By W.K. Mullins – Penticton, B.C.
I was born on May 12, 1926 in a town halfway between North Battleford and Saskatoon. You cannot find it on any maps now.
My father, Wilfred, was an agent for Pool Elevators in Kinhop, which was about six miles southwest of Tessier. He had a Model-A Ford truck which he took to the market in Saskatoon every Saturday.
On my 4th birthday he bought me a pair of rubber boots. With my brand new boots, I went out to the barn with dad while he went to milk the cows.
At the barn door was a pool of water and I jumped in. I hadn’t noticed that there was ice at the bottom, and I slipped and broke my right leg 3½-inches from my hip.
The doctor who lived in town came and said I would have to be taken to Rosetown. My brother ran to the train station to put the flag out, signaling the train to stop to take me to town.
When my brother got back, he and my dad took one of the doors from the house, put me on it and used it as a stretcher to carry me down to the train station where they slid me into the baggage car.
Mother gave them heck
I have no memory of how I got from the train to the hospital, but I woke up the next morning with my right leg up in the air with weights on it and my breakfast laid on my chest.
My mother arrived just after 9 a.m. to start giving all the doctors and nursing staff heck.
I was there for eight weeks. Our family doctor worked in the hospital in Saskatoon, so every Saturday when my dad went to the market he’d go and see the doctor.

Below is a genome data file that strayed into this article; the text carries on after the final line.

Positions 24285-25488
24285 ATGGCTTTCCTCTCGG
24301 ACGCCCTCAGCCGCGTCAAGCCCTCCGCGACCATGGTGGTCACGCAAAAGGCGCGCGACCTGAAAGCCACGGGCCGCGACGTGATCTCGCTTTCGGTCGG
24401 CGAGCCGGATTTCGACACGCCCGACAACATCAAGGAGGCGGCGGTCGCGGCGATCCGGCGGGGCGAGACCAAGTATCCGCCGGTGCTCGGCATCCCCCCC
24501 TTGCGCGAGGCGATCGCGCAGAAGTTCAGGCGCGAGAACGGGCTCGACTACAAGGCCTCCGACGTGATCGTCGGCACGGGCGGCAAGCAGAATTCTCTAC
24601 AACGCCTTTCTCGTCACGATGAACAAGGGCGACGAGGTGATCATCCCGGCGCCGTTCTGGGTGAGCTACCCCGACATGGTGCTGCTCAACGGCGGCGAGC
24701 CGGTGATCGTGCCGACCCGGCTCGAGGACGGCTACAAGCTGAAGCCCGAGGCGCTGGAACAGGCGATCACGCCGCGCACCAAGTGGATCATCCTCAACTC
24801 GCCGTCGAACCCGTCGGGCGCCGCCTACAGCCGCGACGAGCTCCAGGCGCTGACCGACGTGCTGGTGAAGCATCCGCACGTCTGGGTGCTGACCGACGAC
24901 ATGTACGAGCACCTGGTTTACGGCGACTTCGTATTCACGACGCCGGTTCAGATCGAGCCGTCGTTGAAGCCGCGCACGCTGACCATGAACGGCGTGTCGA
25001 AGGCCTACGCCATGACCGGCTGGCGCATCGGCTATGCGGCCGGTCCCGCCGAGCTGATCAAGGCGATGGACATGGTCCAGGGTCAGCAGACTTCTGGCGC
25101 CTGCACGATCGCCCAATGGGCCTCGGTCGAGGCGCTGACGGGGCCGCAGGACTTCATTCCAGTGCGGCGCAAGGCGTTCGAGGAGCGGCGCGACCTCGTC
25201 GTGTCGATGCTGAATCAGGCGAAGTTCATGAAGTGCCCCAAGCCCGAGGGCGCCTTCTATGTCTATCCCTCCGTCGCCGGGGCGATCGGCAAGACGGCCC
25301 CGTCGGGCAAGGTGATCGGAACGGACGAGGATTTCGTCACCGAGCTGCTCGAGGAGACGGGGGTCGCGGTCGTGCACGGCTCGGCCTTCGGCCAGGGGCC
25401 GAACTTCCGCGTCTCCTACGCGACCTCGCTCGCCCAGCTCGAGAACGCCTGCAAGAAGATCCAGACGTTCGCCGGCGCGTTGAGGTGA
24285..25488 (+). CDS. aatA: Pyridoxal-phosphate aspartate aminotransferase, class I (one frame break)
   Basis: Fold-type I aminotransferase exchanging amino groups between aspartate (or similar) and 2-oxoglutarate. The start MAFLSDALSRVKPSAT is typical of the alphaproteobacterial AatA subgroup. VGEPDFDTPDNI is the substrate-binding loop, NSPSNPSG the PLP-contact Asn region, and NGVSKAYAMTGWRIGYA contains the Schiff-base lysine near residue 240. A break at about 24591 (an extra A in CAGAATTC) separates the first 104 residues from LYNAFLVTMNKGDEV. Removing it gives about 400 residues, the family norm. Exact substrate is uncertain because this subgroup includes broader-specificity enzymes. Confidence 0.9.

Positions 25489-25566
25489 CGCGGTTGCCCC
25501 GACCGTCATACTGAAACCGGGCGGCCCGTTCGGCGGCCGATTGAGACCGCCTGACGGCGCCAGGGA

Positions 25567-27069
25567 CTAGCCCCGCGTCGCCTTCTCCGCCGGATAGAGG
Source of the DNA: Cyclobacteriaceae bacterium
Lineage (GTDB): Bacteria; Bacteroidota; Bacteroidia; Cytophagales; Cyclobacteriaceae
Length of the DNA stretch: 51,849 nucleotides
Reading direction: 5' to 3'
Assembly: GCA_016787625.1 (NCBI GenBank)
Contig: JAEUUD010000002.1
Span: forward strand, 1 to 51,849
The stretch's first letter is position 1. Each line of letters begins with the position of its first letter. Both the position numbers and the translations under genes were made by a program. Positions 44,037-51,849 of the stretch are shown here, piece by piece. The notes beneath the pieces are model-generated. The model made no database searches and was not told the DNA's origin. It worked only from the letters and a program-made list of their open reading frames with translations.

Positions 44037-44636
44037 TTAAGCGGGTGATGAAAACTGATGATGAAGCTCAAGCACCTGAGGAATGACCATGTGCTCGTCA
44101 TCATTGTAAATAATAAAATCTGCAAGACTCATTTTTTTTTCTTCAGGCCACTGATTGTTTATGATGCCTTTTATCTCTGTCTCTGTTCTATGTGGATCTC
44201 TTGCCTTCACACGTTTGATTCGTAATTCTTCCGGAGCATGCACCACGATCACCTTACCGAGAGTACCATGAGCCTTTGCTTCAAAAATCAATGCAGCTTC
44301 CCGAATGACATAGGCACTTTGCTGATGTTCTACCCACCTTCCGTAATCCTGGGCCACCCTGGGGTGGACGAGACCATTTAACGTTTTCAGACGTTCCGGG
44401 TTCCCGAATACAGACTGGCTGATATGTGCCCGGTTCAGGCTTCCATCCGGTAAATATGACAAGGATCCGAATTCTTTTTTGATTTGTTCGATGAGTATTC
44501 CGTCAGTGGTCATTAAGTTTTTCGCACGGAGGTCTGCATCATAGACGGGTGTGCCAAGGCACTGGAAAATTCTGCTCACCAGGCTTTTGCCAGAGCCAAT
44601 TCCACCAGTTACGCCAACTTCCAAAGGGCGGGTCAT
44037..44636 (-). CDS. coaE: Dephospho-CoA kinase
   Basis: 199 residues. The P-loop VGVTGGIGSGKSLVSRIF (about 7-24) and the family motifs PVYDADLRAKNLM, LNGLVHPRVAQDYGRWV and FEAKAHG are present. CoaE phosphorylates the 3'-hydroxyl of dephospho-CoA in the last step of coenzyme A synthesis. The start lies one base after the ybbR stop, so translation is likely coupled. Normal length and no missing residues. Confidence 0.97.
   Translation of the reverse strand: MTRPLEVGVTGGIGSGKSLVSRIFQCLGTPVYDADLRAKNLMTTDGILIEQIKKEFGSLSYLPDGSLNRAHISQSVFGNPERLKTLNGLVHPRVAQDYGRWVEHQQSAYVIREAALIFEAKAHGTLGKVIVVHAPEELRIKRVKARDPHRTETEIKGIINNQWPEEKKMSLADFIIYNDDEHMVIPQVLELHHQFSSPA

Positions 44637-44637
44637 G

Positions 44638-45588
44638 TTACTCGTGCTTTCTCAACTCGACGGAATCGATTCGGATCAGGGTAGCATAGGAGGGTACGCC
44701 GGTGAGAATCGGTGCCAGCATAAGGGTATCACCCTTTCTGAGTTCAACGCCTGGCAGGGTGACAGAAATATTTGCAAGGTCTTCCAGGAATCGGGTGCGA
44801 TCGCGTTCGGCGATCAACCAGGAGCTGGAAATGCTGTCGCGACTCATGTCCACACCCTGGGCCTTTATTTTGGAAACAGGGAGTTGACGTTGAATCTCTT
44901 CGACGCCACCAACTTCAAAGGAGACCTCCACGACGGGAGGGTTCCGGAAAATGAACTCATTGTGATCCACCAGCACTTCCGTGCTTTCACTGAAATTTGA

The doctor always asked how I was doing and after eight weeks he said that I should have gone home after four to six weeks, but the longer I was in the hospital, the more the staff got paid.
After dad heard that, he came to the hospital and told the staff he would be up the next day to take me home.
In the morning, the doctor came in to take my leg down. The pain of the blood running back into my foot was so bad that I screamed loud enough that dad could hear me as he came up the front walk of the hospital, and my room was on the second floor at the back of the hospital.
After my foot was taken down, the doctor left. When dad arrived he was angry that the doctor had left me in so much pain and he left, too.
Dad, doctor were mad
Before I knew what was going on, dad came back into the room holding the doctor by the neck and made him sit down and stay until I was ready to go home.
The doctor was very mad and put a cast of me from my ankle up to my chin, leaving my unable to walk. It took everything my dad had to carry me out of there.
When I got home, my parents put me in the glassed-in front porch, which is where I remained until I was able to move. When I was here, I recorded the number of every train engine that went by, going east or west.
The family doctor came to see me and was very upset. The cast on my leg was only supposed to be 12-inches, so dad was to cut off one-inch every two days.
This left me held up in the porch all summer, with a lot of cast still left over at the end.
When the doctor finally came to remove the rest of the cast, they laid me on the dining room table and dad and my brother took turns of about 20 minutes each, starting at 8 a.m. and finishing at 6:30 p.m.
My brother told me that he couldn’t even move his fingers when they were done. After the cast was removed, the doctor put on the proper 12-inch cast that I should have had in the first place.